The Ticketmaster data breach saw cybercriminals get away with the personal and financial information of up to 40,000 people. And, in addition to causing loss and distress to these victims, the hack is also putting the UK’s data protection regulations to the test.
Unless you have been living under a rock, you will have heard about the General Data Protection Regulations (GDPR). Introduced on 25th May 2018, GDPR is having a significant impact on the way companies handle your valuable data – with enormous fines for those that don’t look after it properly.
For example, in October 2020, British Airways was fined £20 million after a series of data protection failures at the airline. So, it looks like the ICO is willing to hold companies to account.
Nevertheless, the Ticketmaster data breach is presenting a different kind of challenge to the ICO, and that’s because of when this breach took place.
What happened in the Ticketmaster data breach?
Ticketmaster was affected by a substantial data protection breach after cybercriminals hacked the company’s website. Different customers had different data stolen including:
- Financial information stolen and used. There are reports that customers of Ticketmaster have been the victims of theft, with their cards used on money transfer service Xendpay, Uber gift cards and Netflix (among others).
- Financial information stolen. Many of those affected by the Ticketmaster data breach have had their financial details stolen but not used (at least not yet). But that doesn’t mean these people are safe as stolen data is often used/put up for sale in batches over time. Crucially, you can make a compensation claim if you have struggled emotionally following a data breach, even if you have not experienced any financial loss.
- Email address stolen. If your email account has been hacked the consequences could be devastating. And it doesn’t matter if there is no evidence of your data being used. If the distress of having your data in the hands of cybercriminals has caused you suffering, you can make a claim.
- Other personal information stolen. Along with the financial info and email addresses stolen, the Ticketmaster hackers also gained access to personally identifiable information (PII). PII includes any data that can be used to identify a specific individual, and, if it gets into the wrong hands, it can be used to undertake identity fraud. Anyone who has had their personal data stolen could be looking at compensation.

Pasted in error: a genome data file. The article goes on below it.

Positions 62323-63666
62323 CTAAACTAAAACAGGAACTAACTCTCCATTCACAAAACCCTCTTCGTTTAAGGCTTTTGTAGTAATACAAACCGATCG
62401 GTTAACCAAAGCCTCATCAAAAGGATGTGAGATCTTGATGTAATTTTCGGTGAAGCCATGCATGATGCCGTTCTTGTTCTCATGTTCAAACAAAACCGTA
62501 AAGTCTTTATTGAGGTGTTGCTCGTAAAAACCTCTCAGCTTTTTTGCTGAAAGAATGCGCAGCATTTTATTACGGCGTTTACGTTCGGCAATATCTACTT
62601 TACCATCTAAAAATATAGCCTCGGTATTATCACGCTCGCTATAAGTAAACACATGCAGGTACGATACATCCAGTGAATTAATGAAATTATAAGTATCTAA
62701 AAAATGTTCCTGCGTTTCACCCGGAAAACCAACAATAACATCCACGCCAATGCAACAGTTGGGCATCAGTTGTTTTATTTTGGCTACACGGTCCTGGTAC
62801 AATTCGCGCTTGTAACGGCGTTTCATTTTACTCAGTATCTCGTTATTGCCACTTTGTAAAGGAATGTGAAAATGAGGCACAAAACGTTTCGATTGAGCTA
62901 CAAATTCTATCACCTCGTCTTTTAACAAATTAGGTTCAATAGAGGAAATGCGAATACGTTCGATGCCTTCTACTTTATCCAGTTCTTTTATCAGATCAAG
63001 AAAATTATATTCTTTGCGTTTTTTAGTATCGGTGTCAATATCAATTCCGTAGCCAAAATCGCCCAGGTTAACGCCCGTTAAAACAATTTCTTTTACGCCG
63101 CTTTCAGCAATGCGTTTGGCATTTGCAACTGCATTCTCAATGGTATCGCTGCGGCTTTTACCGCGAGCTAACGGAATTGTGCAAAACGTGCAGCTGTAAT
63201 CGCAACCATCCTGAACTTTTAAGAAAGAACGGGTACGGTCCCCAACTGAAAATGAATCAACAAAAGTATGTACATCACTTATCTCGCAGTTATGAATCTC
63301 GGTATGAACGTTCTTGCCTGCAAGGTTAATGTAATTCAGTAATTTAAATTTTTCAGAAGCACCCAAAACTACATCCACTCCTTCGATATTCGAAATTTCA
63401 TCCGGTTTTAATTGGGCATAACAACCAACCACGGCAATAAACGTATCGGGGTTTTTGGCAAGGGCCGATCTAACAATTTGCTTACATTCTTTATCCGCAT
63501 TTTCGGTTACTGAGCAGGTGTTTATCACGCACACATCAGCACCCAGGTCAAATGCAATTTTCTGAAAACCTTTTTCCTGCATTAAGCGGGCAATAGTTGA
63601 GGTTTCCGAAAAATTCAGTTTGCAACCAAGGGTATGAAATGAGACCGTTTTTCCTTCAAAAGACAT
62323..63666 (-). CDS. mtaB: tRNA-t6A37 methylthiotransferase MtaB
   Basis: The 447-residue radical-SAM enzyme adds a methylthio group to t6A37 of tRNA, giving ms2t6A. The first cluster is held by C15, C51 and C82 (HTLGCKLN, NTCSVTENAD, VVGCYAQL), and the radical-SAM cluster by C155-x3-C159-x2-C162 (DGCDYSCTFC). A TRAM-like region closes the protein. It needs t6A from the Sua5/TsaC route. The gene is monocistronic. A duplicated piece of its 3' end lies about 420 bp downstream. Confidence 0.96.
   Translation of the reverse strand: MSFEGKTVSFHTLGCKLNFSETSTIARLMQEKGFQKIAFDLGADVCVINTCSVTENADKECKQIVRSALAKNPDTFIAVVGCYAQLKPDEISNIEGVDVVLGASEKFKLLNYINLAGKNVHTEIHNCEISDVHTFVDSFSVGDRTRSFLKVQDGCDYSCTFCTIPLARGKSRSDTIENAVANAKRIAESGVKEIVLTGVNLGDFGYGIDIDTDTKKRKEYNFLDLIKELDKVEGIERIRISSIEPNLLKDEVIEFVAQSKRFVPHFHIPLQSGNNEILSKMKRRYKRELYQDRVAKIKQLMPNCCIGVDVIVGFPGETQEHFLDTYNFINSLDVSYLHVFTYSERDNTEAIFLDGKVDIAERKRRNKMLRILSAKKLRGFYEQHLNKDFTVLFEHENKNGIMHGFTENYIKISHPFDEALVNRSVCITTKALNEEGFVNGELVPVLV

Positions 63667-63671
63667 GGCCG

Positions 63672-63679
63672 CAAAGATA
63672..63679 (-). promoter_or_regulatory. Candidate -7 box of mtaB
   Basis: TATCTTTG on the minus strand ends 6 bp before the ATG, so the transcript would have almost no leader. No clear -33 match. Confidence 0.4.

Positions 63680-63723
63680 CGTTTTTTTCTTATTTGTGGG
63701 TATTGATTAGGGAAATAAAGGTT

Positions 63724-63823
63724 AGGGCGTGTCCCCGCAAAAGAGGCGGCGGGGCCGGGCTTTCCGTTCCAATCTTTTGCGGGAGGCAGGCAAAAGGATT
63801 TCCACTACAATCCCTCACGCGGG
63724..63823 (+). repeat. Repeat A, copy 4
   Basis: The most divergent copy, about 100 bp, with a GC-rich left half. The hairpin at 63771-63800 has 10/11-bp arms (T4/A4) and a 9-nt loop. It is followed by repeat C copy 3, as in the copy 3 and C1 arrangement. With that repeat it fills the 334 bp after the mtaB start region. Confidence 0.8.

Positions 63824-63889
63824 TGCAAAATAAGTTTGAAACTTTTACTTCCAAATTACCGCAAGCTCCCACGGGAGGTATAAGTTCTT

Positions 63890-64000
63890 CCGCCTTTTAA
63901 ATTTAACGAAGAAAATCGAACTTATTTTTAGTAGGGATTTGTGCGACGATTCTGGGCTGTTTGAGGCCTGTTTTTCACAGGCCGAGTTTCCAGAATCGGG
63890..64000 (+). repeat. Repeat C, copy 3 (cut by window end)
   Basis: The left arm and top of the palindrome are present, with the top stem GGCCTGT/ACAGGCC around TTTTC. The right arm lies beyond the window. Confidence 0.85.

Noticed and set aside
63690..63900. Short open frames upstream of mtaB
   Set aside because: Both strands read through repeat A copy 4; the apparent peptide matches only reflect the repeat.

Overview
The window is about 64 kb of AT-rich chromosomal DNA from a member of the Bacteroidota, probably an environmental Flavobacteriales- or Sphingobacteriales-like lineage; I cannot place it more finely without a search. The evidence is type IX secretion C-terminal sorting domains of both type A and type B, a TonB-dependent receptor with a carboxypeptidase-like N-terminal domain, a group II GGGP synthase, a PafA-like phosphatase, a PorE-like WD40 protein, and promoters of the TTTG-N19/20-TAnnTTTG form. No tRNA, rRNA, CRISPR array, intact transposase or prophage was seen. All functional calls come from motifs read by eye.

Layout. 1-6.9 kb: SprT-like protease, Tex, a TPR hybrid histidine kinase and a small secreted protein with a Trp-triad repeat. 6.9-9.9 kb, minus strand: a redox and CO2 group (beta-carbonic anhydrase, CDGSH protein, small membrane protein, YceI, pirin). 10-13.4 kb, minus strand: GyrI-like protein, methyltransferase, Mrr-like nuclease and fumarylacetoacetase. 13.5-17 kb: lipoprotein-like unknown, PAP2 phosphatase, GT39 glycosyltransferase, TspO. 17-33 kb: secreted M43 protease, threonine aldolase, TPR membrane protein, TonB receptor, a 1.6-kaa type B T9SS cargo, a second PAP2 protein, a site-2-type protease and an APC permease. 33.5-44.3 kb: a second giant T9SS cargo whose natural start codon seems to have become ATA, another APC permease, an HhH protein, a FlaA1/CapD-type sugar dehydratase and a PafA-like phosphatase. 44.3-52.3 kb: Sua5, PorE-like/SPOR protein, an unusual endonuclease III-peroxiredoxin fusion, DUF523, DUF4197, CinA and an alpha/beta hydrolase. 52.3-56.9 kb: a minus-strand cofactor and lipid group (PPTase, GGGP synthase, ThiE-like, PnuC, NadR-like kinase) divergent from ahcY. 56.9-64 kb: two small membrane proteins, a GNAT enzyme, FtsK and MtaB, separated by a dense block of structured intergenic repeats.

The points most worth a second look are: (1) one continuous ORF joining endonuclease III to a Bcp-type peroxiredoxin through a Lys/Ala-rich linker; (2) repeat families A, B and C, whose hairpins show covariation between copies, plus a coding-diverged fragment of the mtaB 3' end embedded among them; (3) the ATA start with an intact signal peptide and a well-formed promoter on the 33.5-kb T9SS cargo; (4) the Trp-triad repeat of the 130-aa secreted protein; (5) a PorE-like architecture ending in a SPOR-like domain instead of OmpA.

Ticketmaster data breach and GDPR
The Ticketmaster data breach affects up to 40,000 people who bought tickets between September 2017 and 23 June 2018. With the GDPR coming into force on May 25th 2018, this means that the breach spans two different data protection acts:
- The Data Protection Act (DPA) 1998
- The Data Protection Act (DPA) 2018 (the UK’s version of the GDPR).
These acts have drastically different level of fines. The first up to a maximum of £500,000 and the second up to £17 million (or 4% of an organisation’s annual turnover, whichever is higher).
It is not yet clear which legislation is relevant, but the breach could be judged under both. Alternatively, the entire data protection failure could be treated as a breach under GDPR as it kept happening after the new laws came into force. If GDPR is used, the Ticketmaster data breach fine could be significant.
What does this mean for you?
In truth, while data protection lawyers are eagerly waiting to see what legislation applies, for people who had had their data breached it doesn’t make much difference. Mainly because, while the ICO can impose a fine on a company, this isn’t given to victims of the data breach. The only way for you to hold Ticketmaster to account is to make a data breach compensation claim.
At Keller Lenkner UK, we have launched a multi-claimant against Ticketmaster. Multi-claimant actions can be a powerful tool and can have a bigger impact than a single claim.
Keller Lenkner UK is the only law firm actively litigating this case in the UK at the time of this fine.
Our first multi-claimant action is already well underway. But, because of the number of people affected by the Ticketmaster data breach, we are now registering people who are interested in the outcome of our initial action, and who might want to progress a further claim against Ticketmaster.
IF YOU HAVE BEEN AFFECTED BY THE TICKETMASTER DATA BREACH, WE CAN HELP YOU MAKE A NO-WIN, NO-FEE CLAIM FOR COMPENSATION.